Most solopreneurs start as sole proprietorships. Of the four main types of business structures in the US, sole proprietorships make up 86.6% of small businesses without employees. One of the reasons sole proprietorships are so popular among new entrepreneurs is their simplicity. They are easy to form and allow owners to keep taxes and legal matters as uncomplicated as possible. As solopreneurs consider expansion, however, this simplicity becomes a double-edged sword. The straightforward rules of sole proprietorships leave little room for growth. At this stage, switching to a limited liability company (LLC) business structure can bring entrepreneurs flexibility, tax benefits, and asset protection.
But how do you know if it’s time to upgrade your business structure? Ask yourself these questions:
1. Are you worried about your personal assets?
With a sole proprietorship, you and your business are the same legal entity. This means that you are personally on the hook for the debts and liabilities of your business. Personal assets-;such as your home or bank accounts-;may be at risk to satisfy unpaid debts, legal judgments, or other obligations.
An LLC, on the other hand, is a separate entity from the business owner. LLC members are not personally liable for the company’s debts or legal liabilities. (Though, they are of course liable for their own conduct and any personal financial commitments to the LLC.) As is always the case with risk, each entrepreneur will need to determine what type of protection makes them the most comfortable.
2. Could you save money with a different tax strategy?
With sole proprietorships, you only have one option for how you are taxed-;your net business income is taxed on your individual tax return at your individual tax rates. You are also responsible for paying self-employment taxes.
LLCs, on the other hand, give their members the unique ability to choose how they are taxed. Solopreneurs can choose to be a pass-through entity, also known as a disregarded entity, which allows you to claim your business income on your personal return-;just like you would in a sole proprietorship.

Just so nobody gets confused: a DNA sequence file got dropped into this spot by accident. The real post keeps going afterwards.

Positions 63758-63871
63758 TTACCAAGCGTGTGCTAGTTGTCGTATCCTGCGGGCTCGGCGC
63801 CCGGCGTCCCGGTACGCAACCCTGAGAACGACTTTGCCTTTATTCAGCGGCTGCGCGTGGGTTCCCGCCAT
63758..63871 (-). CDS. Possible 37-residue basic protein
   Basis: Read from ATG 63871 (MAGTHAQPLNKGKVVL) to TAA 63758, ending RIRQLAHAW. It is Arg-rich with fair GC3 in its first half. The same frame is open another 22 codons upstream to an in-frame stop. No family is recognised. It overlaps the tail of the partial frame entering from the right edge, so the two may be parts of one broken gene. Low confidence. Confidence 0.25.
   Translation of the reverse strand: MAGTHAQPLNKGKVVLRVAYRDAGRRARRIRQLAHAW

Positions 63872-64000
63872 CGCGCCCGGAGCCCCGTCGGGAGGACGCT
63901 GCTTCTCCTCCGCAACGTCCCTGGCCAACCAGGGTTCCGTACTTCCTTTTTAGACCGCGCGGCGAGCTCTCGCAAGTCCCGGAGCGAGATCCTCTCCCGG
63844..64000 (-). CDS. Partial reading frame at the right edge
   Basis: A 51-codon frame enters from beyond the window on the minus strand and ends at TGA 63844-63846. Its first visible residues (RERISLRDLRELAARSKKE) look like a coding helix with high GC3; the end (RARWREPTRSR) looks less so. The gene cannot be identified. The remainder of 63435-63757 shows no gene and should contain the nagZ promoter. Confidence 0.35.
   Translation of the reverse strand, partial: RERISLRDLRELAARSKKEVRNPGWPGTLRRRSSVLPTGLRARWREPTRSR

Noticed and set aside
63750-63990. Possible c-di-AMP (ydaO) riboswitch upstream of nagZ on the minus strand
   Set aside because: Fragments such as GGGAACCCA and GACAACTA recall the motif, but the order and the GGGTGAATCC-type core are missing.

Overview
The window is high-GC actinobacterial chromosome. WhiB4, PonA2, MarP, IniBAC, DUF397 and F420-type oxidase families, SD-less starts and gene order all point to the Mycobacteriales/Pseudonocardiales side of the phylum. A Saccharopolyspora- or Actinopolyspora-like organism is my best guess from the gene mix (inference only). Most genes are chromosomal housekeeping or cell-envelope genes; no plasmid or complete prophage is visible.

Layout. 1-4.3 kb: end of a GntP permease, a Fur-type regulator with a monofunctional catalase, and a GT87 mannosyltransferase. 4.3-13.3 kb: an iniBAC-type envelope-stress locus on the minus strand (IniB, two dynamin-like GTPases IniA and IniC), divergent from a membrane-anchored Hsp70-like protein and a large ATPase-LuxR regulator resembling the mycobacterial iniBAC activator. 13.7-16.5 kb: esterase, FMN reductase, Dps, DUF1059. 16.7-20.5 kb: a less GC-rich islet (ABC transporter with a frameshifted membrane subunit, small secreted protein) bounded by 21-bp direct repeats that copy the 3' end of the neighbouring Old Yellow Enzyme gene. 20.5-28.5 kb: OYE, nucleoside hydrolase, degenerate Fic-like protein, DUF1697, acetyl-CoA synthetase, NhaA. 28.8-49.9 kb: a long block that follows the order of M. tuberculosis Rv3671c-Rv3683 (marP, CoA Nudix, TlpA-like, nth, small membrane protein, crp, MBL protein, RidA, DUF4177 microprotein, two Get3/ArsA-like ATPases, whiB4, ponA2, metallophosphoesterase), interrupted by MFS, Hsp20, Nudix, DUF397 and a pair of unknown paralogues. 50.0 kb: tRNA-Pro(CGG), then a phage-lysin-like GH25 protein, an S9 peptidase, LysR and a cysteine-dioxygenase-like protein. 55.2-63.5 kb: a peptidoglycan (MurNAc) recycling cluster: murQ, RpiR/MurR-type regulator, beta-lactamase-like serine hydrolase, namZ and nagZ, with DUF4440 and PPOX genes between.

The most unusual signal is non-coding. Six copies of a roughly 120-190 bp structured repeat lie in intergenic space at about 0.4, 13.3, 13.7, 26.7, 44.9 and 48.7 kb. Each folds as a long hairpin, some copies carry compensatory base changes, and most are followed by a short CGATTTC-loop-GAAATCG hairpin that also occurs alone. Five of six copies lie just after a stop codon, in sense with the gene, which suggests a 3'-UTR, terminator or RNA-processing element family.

Alternatively, you can choose to tax your LLC like a corporation. For solopreneurs whose personal income tax rate is higher than the corporate tax rate, this can reduce your overall tax burden. This structure also reduces self-employment taxes for the individual since employers normally pay half of the costs for Social Security and Medicare taxes. Keep in mind, if you do elect to have your LLC taxed as a corporation, you won’t be able to change the status again for 60 months (five years).
Both sole proprietorships and LLCs can deduct business expenses from taxation, including costs for health and disability insurance, office supplies and utilities, and business vehicles and mileage. LLCs that are taxed as pass-through entities can also claim qualified business income (QBI) deductions. This deduction, which was established by the Tax Cuts and Jobs Act of 2018 and is available through 2025, allows self-employed individuals and small business owners to deduct up to 20% of their business income from taxes.
3. Do you plan to hire employees?
While sole proprietors can hire employees, operating as an LLC may make it easier to comply with employment and tax laws. Navigating employers’ legal requirements and payroll taxes can be difficult, especially for a growing business. Because LLCs separate the business’s operations and financials from the owner’s, it can make managing full-time employees more straightforward. Additionally, LLCs provide protection from potential disputes with employees.
4. Will you take on a business partner?
If a partner joins your business, your structure automatically changes to a general partnership. While you may be grateful for your partner’s help, their mere presence can alter your liability exposure significantly. In a partnership, you-;as an individual-;maintain full responsibility for the business’s obligations. This means that you could be held liable even if your partner did something without your knowledge or consent. Forming an LLC can help protect co-owners’ personal assets, while also preserving relationships and trust.
Ultimately, every solopreneur must decide for themselves which business structure is the right fit for their needs. Answering these questions can help you decide if switching to an LLC makes sense for you and your business.
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